IL-18 is also produced in the neurohypophysis [20] as well as in the adenohypophysis where in situ hybridization combined with immunohistochemistry demonstrated its expression in corticotrope cells [57]. In addition, bovine somatotropes have been shown to produce IL-18 and IL-18Rα was co-localized with IL-18, or growth hormone, suggesting the possibility that IL-18 acts on somatotropes through the autocrine pathway [80]. However, IL-18 seems to also act at the hypothalamic level. Indeed, the application of IL-18 in rat hypothalamic explants decreases basal and KCl-stimulated corticotropin-releasing hormones (CRH), as well as CRH gene expression [81]. In particular, the cytokine did not modify basal PGE2 production but abolished production stimulated by IL-1β demonstrating that IL-18 possesses a profile of in vitro neuroendocrine activities opposed to, and even antagonizing, those of IL-1β. Recently, IL-18 was localized in the marginal cell layer of the bovine and porcine Rathke's pouch, that is assumed to embody a stem/progenitor cell compartment of the postnatal pituitary gland [54, 55]. Interestingly, stimulation of a cloned anterior pituitary-derived cell line (from the bovine anterior pituitary gland) with IL-18 increased expression of mRNAs of a different cytokine suggesting the possibility that IL-18 may modulate not only the immuno-endocrine function of the pituitary cells but also their development [55].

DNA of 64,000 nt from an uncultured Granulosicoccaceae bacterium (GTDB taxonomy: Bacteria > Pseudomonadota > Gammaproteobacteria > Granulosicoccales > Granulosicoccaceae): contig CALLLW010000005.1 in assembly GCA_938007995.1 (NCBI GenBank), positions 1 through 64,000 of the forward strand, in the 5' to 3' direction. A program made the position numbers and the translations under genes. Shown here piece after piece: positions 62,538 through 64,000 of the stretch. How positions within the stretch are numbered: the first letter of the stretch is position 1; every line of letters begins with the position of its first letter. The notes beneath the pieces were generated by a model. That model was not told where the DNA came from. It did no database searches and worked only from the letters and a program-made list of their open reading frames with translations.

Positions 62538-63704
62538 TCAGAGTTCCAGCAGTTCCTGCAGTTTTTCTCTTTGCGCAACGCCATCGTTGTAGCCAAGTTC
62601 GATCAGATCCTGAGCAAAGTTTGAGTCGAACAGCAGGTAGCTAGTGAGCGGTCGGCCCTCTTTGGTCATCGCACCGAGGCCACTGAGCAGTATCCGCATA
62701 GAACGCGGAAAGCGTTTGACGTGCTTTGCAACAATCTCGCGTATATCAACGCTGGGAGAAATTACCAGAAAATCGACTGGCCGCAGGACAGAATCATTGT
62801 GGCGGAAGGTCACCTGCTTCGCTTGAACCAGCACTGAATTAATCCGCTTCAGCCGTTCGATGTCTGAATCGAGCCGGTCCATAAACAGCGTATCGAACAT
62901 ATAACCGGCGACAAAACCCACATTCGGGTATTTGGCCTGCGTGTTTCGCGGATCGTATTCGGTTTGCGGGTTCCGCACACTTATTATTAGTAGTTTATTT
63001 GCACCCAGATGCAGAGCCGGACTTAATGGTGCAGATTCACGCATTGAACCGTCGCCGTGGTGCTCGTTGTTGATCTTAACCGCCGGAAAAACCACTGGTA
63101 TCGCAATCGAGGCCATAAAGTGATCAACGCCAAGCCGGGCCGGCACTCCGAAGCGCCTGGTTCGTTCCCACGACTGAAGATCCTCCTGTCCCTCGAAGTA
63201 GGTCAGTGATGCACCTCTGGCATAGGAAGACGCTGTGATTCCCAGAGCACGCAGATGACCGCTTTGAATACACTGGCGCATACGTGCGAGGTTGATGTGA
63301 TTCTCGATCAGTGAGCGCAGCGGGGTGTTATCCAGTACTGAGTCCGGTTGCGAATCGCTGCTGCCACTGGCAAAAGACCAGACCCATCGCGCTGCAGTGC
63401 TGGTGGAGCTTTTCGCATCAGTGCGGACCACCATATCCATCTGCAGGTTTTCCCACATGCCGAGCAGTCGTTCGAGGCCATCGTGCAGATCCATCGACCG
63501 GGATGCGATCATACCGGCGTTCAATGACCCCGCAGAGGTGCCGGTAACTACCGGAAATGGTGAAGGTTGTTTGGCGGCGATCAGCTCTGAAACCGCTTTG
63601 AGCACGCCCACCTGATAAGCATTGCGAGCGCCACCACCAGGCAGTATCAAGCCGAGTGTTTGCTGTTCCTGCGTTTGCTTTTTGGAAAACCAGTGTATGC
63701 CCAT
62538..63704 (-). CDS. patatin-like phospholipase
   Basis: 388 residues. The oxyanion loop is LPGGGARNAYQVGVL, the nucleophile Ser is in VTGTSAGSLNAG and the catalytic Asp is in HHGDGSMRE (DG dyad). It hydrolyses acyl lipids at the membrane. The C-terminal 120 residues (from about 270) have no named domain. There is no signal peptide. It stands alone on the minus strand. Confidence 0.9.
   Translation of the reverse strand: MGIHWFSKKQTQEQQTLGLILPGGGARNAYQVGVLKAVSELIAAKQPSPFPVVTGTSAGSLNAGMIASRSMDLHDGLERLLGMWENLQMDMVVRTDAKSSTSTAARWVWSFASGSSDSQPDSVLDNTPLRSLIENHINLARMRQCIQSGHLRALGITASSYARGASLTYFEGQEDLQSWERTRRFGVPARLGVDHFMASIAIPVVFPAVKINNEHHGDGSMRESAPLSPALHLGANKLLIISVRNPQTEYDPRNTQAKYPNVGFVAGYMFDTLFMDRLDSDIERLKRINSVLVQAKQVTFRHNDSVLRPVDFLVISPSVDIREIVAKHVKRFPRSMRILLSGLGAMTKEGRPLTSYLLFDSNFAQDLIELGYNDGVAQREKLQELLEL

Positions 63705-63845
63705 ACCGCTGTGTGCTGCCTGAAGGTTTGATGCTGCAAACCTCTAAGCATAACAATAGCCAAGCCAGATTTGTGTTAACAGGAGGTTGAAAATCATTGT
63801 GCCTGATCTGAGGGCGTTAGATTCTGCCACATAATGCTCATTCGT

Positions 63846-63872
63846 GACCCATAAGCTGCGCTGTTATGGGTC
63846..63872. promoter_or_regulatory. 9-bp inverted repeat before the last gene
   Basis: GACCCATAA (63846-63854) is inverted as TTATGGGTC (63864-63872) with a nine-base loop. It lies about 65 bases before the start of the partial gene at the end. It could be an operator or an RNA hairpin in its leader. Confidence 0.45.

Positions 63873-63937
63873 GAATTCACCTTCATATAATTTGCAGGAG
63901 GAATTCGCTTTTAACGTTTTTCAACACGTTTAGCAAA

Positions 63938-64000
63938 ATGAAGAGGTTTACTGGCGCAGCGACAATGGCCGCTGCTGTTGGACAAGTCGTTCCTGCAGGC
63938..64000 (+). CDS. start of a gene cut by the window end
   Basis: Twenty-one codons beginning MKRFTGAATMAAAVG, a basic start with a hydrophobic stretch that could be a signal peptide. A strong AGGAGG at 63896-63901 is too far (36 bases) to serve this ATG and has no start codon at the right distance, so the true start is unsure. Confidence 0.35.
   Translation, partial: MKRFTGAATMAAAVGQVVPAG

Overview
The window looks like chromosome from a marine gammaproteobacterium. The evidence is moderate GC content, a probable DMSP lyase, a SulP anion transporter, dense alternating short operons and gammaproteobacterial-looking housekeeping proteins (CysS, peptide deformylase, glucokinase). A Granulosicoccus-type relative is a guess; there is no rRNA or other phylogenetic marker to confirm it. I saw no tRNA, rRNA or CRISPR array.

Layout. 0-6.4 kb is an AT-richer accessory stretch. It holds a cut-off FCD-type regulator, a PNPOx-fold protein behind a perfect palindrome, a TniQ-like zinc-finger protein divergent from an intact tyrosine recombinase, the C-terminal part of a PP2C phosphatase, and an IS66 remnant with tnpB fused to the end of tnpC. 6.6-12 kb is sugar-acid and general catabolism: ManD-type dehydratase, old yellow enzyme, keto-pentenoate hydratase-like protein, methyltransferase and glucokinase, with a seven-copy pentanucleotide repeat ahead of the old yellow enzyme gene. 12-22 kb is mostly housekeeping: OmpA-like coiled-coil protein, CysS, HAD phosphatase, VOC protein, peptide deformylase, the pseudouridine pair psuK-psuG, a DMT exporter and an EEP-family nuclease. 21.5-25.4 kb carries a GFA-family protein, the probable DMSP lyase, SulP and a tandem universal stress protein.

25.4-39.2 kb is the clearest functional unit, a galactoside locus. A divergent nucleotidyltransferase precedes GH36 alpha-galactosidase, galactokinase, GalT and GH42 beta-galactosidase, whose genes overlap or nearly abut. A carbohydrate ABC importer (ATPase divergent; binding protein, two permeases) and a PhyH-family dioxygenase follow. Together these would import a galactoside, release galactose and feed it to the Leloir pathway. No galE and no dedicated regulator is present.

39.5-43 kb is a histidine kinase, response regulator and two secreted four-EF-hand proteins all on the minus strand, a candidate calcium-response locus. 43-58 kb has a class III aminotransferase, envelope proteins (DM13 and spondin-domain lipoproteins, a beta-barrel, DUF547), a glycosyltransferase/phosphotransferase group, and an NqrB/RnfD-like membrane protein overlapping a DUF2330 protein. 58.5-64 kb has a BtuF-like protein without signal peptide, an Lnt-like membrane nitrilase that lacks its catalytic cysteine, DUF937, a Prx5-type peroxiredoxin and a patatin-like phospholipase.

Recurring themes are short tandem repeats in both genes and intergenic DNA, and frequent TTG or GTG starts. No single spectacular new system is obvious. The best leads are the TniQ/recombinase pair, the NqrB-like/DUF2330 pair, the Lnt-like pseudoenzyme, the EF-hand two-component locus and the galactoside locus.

Microglia and neuroinflammation